Broadband services are pretty neutral overall. So I’m assuming that something in your router is blocking the Remote Desktop handshake between the copy on your desktop and the copy on your laptop, and that you have to Allow whatever it is through the router firewall.
The fix may be as simple as adding the IP address of your work PC to the Allowed websites list in Broadband Buddy, just as you had to do for the VPN, and additionally to that.
Use the internal IP address of the desktop PC, not any external address it may have, as this is what the router ‘sees’ over the VPN. IIUIC, the desktop must have a fixed IP address to work with Remote Desktop, and hopefully it is this internal IP address.
You probably know the IP address in question, but if not, then hopefully you can tracert the work desktop and get it.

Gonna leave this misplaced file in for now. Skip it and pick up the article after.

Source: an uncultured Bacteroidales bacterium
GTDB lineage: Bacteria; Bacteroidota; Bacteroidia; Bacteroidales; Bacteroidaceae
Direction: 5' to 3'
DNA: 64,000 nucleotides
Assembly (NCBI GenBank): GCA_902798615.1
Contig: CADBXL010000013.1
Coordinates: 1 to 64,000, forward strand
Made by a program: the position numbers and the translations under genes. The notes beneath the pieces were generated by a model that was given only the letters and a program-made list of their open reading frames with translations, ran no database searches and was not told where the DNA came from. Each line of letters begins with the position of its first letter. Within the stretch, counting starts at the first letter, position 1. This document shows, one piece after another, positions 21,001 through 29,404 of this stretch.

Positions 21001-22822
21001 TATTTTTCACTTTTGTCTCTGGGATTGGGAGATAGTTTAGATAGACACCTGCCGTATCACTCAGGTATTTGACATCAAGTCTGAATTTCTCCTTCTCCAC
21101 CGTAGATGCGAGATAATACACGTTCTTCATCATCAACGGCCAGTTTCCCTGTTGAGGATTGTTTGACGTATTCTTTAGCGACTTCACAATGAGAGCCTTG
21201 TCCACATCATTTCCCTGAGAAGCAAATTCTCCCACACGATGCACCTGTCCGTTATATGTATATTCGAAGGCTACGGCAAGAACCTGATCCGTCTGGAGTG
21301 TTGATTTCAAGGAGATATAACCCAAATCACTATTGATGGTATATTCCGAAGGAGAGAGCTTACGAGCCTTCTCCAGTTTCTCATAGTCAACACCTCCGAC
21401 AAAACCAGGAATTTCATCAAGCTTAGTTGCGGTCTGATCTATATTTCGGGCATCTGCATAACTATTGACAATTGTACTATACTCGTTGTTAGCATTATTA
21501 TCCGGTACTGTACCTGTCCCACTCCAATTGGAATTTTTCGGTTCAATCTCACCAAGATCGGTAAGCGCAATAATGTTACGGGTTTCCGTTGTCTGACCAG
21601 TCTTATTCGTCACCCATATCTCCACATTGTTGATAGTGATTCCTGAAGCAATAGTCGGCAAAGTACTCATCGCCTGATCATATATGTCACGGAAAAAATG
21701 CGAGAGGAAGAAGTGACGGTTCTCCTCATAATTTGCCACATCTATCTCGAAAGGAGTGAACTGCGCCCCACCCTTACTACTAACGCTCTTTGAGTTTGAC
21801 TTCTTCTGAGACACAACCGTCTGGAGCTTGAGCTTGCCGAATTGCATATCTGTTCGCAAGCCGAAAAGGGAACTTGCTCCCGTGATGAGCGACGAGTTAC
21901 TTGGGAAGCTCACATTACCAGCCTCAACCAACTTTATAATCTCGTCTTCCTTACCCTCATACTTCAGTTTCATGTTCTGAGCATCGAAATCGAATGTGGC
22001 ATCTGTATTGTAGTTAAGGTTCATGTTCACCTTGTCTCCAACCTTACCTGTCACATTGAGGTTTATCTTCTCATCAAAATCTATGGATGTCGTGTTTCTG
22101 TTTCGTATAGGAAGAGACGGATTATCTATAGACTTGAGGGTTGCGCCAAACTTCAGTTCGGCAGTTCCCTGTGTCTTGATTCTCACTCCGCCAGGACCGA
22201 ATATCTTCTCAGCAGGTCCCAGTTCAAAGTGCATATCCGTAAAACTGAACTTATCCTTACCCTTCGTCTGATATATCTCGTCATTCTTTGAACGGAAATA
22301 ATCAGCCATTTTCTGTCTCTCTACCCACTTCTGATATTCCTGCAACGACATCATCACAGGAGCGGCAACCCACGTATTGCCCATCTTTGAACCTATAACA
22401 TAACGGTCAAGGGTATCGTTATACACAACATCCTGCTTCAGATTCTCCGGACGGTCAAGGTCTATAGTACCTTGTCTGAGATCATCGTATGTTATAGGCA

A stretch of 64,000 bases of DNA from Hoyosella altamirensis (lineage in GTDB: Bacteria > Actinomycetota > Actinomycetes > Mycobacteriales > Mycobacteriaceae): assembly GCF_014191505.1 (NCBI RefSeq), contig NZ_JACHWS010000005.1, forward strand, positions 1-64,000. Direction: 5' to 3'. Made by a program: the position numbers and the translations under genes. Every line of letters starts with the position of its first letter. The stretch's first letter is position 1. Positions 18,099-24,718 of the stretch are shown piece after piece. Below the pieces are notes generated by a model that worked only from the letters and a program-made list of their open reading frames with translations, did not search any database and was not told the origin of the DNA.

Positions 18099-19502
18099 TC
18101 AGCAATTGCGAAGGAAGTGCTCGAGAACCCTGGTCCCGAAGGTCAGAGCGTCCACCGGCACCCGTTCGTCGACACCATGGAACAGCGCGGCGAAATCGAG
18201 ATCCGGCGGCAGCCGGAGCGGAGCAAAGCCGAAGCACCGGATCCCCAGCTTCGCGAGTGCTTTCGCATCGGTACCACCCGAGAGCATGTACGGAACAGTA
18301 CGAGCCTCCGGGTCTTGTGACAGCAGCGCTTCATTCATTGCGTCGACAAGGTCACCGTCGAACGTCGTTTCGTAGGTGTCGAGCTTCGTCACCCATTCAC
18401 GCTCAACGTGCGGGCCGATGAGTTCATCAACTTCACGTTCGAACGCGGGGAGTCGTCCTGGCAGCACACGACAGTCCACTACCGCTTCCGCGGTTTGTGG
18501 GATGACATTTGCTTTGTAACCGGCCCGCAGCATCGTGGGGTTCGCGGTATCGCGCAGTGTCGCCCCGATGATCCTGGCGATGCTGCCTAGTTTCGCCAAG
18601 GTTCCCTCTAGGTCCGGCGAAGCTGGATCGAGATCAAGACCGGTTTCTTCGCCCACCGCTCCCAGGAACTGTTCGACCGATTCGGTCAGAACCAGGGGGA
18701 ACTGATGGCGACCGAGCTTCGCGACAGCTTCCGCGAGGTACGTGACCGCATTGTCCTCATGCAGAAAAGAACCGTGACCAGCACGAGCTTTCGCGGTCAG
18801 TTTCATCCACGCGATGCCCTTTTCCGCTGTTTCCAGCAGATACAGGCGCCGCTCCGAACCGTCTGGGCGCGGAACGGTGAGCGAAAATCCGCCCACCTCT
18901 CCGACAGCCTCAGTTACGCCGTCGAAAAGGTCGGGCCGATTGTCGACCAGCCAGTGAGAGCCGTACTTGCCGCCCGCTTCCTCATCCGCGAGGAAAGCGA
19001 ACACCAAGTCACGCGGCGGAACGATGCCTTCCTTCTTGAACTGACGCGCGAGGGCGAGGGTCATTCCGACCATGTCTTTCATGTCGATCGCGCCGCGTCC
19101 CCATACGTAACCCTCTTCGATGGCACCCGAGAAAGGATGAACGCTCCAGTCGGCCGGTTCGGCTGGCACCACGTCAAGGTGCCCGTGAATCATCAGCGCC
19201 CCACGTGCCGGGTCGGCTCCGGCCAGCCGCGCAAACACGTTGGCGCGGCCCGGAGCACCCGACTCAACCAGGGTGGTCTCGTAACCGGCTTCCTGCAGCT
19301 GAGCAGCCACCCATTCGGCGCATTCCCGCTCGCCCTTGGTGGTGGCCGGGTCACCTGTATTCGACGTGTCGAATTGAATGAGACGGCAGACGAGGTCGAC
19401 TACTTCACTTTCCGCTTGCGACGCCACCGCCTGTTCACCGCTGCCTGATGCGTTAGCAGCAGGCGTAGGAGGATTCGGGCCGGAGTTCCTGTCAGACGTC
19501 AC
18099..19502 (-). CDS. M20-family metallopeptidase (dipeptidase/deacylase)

So try that when you can, and let me know how you get on, and we can see if that fixes it, or if we have to think some more.
My working hypothesis is that NowTV Broadband is probably innocent here, but the router might not be; and as NowTV work very hard not to allow you to use a different router, you may indeed have to find a new broadband provider after all.
But we have a couple of things we can try first, starting with the above,
Thanks again Rob.
When I occasionally work from home, I use my personal mac laptop. My work machine, is a windows laptop. This stays in the office. This is because my work laptop is a heavy brick.